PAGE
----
Whatever the reasons, Pakistan’s previous policy saw the Taliban as an asset and they knew it. And for their part the Taliban saw Pakistan as an asset, having shrewdly sized up Pakistan’s predicament. They kept strengthening themselves and developing leverage against Pakistan through assets such as the Tehreek-e-Taliban Pakistan (TTP) and other cohorts within the extremist infrastructure of Pakistan which challenged Pakistan’s security forces and kept them away from the Taliban.

The TTP’s operation out of Afghanistan, ironically both with the help of India and possible connivance of the Afghan Taliban, soured relations between Afghanistan and Pakistan. All that made Islamabad shy of taking on the Afghan Taliban either for fear of losing an ally or creating an unmanageable security situation.

Pakistan miscalculated not only the Taliban strategy but the US policy also as President Trump with his 2020 Doha agreement with the Taliban pulled the plug on the Kabul government and Pakistan. The Doha agreement left behind a disappointed Kabul, a confused Islamabad and a resurgent Taliban too strong to opt for a negotiated solution.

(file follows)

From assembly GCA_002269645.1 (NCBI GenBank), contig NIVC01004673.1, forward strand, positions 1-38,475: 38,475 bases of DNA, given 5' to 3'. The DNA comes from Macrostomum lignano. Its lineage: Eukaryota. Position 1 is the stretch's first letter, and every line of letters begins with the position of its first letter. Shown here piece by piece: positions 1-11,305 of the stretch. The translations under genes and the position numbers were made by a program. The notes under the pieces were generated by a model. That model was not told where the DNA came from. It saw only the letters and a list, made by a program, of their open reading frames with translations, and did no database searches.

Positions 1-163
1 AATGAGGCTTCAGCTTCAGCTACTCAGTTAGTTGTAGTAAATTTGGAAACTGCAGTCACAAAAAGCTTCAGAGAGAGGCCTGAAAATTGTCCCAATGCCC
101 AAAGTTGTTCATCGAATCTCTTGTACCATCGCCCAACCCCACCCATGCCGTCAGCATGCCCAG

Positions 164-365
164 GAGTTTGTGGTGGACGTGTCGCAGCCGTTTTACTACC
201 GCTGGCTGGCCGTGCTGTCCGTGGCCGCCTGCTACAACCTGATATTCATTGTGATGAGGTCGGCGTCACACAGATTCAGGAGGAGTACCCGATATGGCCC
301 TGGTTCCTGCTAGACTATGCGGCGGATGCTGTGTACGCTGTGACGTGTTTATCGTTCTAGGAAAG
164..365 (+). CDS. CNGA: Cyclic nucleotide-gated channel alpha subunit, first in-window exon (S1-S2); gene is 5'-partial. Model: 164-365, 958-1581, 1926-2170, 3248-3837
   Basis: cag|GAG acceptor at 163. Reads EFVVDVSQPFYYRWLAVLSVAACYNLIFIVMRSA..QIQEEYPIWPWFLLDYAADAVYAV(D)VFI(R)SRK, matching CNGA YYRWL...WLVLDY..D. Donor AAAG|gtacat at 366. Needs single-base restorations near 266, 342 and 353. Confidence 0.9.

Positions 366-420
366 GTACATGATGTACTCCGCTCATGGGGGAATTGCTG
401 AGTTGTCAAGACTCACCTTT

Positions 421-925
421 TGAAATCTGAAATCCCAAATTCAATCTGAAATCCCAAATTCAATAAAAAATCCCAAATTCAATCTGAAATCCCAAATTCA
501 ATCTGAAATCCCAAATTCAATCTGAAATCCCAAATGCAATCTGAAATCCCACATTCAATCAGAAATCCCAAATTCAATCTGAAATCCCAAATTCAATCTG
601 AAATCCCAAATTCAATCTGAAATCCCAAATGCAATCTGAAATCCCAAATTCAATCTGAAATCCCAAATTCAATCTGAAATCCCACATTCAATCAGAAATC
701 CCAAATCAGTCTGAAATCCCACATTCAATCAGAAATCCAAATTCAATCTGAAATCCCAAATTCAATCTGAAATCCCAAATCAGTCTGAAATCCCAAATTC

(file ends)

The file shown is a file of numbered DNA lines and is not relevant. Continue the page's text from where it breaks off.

The Taliban have decided on a military solution. And that will involve a protracted conflict with horrendous consequences for Pakistan. That prospect as well as the rising intransigence by the Taliban, Pakistan’s new emphasis on geo-economics, and Pakistan’s peace offensive in the region may have now convinced Islamabad that the Taliban’s return to power would be bad news. Taliban rule will have reverse strategic depth in Pakistan, inciting radicalization of sections of Pakistan’s society and affecting the country’s overall stability. And Afghanistan itself will also remain unstable, jeopardizing Islamabad’s ambitions for peace, connectivity and geo-economics.